On the Brink: Providing Drinking Water and Sanitation for Our Future Cities
Pawinee @ stock.adobe.com
Day Zero made headlines across the globe in 2018 — Cape Town’s countdown to the day they would run out of water. Unfortunately, Cape Town is not the only city to experience such an alarming situation: São Paulo, Cairo, and Bangalore also made it onto the growing list of urban centers likely to run out of drinking water. Urban population growth and constant migration into cities contribute to the already massive concentration of humans in these areas and consolidates its growth tendency. More than 55% of the world’s population lives in urban areas and 2019 predictions state that by 2045, it will increase by 50%, ballooning to six billion. This rapid growth pressures governments to take short-term action, resulting in poorly distributed territorial occupation, over-utilization of water resources, destruction of previously green preserved areas, and a wanton lack of consideration for long-term results.
Previous regulations regarding water management, civil construction protocols, material selection, and others, deeply affected and still affects both the population and public servants. 25% of the world's population live in countries where levels of baseline water stress are considered extremely high. This extensive alteration of natural cycles, especially natural water replenishment, is also impacting social-demographic distributions, as the climate crisis is deeply engrained in the current migration crisis. By 2050, there will be an estimated 143 million climate change-driven migrants, mostly from Latin America, Sub-Saharan Africa, and Southeast Asia. Intermittent or selective distribution of safe, quality water and the inability to maintain essential sanitation services already affect urban environments with some observed consequences.
Many people in underdeveloped or developing countries live at risk, meaning the climate crisis has the most significant effect on the poor, who are also the ones that need the most attention in the first place. On that note, it is absolutely vital to continue developing solutions like alternative water sources and decentralized water treatments that are rethinking sanitation systems.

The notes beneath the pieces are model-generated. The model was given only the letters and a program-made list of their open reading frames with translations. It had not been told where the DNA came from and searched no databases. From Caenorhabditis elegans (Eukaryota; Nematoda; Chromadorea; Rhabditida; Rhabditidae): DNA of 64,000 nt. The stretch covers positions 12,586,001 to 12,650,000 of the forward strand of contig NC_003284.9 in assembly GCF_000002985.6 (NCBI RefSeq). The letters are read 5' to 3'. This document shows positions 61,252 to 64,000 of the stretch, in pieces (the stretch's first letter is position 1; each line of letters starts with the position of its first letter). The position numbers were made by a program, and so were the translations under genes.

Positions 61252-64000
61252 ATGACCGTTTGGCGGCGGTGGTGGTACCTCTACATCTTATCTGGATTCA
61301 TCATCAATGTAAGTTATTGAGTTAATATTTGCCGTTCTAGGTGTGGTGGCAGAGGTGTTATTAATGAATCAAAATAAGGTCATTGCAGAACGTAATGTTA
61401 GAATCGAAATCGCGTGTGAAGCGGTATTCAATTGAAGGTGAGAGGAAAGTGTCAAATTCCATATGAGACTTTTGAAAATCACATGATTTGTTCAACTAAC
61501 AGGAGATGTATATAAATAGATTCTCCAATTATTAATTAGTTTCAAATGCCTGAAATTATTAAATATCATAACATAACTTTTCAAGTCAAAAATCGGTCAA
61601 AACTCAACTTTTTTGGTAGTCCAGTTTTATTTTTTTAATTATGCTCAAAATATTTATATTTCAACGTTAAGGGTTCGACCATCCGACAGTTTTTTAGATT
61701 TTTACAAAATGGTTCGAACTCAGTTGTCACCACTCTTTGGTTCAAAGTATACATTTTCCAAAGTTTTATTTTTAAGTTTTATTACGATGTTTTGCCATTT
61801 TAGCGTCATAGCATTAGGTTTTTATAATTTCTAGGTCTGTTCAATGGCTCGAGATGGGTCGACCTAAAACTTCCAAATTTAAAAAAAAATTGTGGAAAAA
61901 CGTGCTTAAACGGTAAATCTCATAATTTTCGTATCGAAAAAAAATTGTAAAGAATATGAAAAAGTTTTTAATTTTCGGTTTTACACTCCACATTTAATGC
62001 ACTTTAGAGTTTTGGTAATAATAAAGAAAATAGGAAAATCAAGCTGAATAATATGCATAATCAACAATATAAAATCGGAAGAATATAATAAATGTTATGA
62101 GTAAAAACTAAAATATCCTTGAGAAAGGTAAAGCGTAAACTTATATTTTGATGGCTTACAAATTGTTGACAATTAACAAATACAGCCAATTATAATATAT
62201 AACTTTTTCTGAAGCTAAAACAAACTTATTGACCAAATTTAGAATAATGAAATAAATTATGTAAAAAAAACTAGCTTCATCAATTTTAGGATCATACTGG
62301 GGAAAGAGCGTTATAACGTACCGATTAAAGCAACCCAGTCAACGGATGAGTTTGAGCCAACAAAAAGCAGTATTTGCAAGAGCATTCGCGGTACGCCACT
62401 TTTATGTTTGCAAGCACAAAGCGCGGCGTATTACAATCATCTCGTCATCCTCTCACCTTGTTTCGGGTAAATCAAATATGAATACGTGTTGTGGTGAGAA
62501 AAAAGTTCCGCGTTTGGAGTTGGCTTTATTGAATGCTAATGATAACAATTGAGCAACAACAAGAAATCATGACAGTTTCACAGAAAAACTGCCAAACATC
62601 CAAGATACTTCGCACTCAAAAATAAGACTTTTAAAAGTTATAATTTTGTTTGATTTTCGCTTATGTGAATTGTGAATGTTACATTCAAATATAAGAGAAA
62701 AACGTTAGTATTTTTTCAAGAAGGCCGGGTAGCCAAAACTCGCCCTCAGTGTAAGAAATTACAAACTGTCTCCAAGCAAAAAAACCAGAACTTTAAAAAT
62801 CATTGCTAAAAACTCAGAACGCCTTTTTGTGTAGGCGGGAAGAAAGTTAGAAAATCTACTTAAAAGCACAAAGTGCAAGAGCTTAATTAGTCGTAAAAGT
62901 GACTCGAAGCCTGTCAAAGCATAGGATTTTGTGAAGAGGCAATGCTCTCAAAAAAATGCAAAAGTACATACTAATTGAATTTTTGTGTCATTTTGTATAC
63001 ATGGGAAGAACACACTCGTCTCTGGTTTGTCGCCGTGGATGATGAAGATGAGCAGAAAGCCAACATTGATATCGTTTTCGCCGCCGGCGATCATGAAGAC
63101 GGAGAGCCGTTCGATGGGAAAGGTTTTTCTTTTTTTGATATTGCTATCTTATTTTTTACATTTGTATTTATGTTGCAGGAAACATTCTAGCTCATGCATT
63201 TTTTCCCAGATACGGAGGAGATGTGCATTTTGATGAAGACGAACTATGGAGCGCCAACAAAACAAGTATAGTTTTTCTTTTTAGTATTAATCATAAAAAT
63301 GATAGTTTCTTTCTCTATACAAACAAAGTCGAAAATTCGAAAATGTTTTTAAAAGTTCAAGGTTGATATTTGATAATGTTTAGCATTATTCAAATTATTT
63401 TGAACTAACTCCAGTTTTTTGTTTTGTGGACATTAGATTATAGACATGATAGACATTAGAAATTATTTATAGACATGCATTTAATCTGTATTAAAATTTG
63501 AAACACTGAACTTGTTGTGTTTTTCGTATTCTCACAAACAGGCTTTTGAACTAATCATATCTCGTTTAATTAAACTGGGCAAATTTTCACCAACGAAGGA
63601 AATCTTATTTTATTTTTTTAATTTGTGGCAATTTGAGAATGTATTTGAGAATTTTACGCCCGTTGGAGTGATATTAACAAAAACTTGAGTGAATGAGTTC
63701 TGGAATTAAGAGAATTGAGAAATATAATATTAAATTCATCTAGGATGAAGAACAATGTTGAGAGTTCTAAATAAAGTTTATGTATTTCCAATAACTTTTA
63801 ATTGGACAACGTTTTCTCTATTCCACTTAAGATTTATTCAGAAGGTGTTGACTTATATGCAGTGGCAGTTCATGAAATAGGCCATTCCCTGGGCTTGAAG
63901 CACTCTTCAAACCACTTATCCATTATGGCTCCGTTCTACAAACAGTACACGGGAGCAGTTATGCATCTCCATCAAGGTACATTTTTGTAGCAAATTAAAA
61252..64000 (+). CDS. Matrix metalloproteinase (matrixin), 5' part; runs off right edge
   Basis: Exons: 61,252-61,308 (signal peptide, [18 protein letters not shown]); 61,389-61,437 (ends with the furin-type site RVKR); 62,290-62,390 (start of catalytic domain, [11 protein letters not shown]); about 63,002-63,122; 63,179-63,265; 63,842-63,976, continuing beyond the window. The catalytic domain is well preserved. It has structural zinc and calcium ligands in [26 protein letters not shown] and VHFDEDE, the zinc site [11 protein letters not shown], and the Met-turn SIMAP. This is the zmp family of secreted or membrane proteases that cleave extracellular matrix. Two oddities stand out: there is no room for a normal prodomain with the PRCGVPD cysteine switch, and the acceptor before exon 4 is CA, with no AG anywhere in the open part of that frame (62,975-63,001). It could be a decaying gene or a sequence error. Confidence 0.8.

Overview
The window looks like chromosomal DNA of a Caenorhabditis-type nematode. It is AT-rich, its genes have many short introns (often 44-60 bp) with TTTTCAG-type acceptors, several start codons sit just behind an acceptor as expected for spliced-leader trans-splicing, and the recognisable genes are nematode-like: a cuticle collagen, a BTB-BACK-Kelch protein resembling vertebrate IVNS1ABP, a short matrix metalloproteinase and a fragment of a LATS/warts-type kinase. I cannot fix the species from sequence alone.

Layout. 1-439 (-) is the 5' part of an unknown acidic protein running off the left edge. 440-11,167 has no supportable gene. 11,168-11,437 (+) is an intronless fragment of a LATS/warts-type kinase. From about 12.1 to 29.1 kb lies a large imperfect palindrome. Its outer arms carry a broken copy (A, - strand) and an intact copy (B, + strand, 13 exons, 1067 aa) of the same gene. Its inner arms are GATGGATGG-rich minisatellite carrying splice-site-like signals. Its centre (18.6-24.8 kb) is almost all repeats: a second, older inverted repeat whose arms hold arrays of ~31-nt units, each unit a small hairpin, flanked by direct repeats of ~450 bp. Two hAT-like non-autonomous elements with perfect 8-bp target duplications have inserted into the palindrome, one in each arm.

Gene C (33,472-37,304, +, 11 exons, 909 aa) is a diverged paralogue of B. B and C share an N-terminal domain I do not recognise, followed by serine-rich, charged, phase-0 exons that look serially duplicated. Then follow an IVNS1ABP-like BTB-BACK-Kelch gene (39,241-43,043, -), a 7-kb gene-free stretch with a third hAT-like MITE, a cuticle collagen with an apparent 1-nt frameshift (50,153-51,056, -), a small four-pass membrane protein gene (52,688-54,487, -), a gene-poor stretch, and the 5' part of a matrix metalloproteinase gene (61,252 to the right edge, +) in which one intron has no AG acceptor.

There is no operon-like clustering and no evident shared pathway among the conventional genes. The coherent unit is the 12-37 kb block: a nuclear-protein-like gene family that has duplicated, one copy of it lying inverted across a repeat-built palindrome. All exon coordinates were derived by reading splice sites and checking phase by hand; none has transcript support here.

Additionally, with the massive volume of water flow in large cities, sensors could provide significant insights into water use, recording relevant data and knowledge regarding communities and optimizing water management. Technologies like Automated UVC-Sterilization Device and Integrated Water Management Platforms can help control contamination and leaks, both big problems in water security for urban areas. Decentralization is also a possible and feasible solution for such urban agglomerations, giving communities and businesses the power to autonomously recycle and manage their own water. Solutions such as Cellvation®, Diffused Aeration Process, and Plasma-based Water Purification, potential urban tools that enable the treatment of water at the point of use by decentralized communities, businesses, or buildings.
However, the process of decentralizing complex water management systems represents an intricate adaptive operation that involves a combination of two main areas. First, a concerted effort is necessary to discover and develop improved methods of managing natural resource limitations. Secondly, society needs support from political endeavors that can scale back existing structures and open up negotiations and renegotiations of the current unequal power hierarchy related to the (mis)management of water. All in all, this means that the prevailing top-down decentralized reforms have not done enough to address the issues and empower actors to participate in the process to ensure the efficient use of resources and to regard the impoverished as a crucial constraint for all future technological developments. If society is able to responsibly tackle these issues, demand will follow the strengthening of statutory public organizations to regulate water distribution, incentivizing agents to actively participate and promote diversified forums to simplify informed water-based decisions for a more sustainable future.
The growth of both present-day and future urban centers adds a substantial layer of complexity for water and sanitation security applications. Tangible, feasible solutions that adhere to the requirements mentioned above will bring intelligence, decentralization, and scalability as the pillars necessary to overcome the challenges of urbanization and encourage more responsible behavior in a world on the brink of uncontrollable scarcity.